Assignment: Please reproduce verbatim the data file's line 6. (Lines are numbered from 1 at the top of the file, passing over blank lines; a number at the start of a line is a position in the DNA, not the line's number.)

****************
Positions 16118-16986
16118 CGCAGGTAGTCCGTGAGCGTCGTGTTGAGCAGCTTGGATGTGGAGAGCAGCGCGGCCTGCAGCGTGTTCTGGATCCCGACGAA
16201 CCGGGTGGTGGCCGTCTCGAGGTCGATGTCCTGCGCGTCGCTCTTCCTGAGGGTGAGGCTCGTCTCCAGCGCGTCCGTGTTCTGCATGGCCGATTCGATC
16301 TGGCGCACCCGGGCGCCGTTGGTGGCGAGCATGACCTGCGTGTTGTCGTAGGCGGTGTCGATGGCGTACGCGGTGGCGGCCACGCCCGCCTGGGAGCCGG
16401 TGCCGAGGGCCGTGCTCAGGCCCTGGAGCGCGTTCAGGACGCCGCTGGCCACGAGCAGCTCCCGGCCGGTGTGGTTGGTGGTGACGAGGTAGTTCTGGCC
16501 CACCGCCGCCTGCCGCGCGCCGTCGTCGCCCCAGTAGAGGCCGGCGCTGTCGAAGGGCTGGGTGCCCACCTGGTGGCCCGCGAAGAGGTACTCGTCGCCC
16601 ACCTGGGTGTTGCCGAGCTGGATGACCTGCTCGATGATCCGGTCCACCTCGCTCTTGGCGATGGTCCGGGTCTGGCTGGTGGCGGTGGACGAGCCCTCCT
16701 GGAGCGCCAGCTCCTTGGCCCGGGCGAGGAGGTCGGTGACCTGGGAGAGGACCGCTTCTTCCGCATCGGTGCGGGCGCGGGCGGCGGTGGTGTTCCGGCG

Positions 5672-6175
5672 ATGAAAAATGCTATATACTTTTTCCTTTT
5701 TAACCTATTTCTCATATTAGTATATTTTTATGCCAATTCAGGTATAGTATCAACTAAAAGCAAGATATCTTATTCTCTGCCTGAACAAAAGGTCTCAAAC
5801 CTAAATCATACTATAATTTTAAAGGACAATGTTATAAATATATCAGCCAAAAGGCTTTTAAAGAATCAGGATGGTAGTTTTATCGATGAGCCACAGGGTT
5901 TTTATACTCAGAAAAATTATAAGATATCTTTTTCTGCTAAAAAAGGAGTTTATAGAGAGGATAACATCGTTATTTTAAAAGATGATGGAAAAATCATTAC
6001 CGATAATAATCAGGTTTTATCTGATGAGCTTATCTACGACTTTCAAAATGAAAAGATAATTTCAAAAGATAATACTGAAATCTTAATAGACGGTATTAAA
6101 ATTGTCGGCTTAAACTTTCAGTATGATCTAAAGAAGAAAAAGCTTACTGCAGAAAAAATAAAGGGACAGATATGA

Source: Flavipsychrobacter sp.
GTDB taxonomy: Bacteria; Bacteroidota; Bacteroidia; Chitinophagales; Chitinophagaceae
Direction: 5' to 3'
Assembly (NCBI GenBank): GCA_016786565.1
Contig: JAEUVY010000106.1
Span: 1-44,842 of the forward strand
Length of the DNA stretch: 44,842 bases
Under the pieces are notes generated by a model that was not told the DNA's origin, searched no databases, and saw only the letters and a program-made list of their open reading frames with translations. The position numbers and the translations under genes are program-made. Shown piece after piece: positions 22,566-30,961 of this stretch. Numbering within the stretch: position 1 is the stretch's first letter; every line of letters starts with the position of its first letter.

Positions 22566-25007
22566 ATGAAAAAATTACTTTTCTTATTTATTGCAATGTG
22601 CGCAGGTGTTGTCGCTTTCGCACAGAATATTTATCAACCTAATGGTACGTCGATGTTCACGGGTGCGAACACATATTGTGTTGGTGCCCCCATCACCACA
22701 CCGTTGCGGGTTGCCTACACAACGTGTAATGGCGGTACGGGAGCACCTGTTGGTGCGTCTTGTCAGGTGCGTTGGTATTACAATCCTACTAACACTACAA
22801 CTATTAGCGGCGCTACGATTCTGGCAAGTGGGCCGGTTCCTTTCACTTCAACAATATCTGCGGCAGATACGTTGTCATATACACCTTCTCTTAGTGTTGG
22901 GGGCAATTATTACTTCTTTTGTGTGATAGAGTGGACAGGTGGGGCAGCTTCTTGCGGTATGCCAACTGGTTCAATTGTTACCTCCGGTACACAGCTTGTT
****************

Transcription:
16501 CACCGCCGCCTGCCGCGCGCCGTCGTCGCCCCAGTAGAGGCCGGCGCTGTCGAAGGGCTGGGTGCCCACCTGGTGGCCCGCGAAGAGGTACTCGTCGCCC